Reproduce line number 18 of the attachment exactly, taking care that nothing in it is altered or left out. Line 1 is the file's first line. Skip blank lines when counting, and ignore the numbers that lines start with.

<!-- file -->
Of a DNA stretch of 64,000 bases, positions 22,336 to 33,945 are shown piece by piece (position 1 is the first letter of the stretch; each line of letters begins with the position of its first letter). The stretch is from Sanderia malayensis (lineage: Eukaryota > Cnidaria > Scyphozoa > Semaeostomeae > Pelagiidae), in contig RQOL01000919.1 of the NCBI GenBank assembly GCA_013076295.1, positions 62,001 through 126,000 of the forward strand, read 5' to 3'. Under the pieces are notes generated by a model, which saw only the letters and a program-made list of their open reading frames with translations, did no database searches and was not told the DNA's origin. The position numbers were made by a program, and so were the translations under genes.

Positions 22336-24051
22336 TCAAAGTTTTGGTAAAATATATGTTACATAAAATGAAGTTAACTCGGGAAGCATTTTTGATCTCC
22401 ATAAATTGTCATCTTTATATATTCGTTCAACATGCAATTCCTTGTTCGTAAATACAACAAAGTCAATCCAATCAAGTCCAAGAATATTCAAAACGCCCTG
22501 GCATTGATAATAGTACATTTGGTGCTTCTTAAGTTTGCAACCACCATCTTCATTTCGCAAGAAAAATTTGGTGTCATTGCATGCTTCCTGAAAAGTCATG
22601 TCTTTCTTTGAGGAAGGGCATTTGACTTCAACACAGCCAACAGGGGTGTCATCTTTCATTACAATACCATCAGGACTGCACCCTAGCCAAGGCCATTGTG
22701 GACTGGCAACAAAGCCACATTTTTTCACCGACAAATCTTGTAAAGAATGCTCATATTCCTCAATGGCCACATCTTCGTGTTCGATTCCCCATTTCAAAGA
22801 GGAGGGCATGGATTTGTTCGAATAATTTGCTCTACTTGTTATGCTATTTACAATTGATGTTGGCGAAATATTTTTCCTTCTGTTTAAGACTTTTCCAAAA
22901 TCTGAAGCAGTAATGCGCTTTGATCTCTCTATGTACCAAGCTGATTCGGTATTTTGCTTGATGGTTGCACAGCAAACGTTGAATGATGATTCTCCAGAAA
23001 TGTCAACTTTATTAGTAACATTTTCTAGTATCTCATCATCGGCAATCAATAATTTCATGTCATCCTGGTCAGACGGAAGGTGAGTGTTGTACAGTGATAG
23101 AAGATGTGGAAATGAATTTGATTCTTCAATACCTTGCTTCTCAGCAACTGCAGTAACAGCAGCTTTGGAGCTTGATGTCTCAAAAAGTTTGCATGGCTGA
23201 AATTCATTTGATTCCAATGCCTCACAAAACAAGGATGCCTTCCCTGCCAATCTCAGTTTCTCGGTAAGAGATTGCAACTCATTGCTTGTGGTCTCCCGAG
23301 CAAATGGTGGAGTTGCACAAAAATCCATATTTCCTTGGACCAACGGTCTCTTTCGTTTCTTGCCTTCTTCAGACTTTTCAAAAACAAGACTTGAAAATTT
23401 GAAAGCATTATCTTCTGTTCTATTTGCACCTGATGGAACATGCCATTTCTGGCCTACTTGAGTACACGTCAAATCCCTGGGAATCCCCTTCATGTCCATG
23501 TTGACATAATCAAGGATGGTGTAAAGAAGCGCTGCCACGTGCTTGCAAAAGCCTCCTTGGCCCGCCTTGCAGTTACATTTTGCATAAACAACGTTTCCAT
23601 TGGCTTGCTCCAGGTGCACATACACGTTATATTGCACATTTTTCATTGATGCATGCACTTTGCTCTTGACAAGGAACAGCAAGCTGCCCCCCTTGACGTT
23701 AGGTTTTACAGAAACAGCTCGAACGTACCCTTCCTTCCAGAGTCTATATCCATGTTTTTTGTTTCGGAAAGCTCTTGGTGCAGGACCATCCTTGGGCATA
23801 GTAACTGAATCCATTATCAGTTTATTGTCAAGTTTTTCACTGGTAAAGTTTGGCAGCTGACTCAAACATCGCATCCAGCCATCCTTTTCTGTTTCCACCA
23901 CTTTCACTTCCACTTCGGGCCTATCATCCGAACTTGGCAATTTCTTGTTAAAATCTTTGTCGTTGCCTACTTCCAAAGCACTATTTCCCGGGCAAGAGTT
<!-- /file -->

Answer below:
23801 GTAACTGAATCCATTATCAGTTTATTGTCAAGTTTTTCACTGGTAAAGTTTGGCAGCTGACTCAAACATCGCATCCAGCCATCCTTTTCTGTTTCCACCA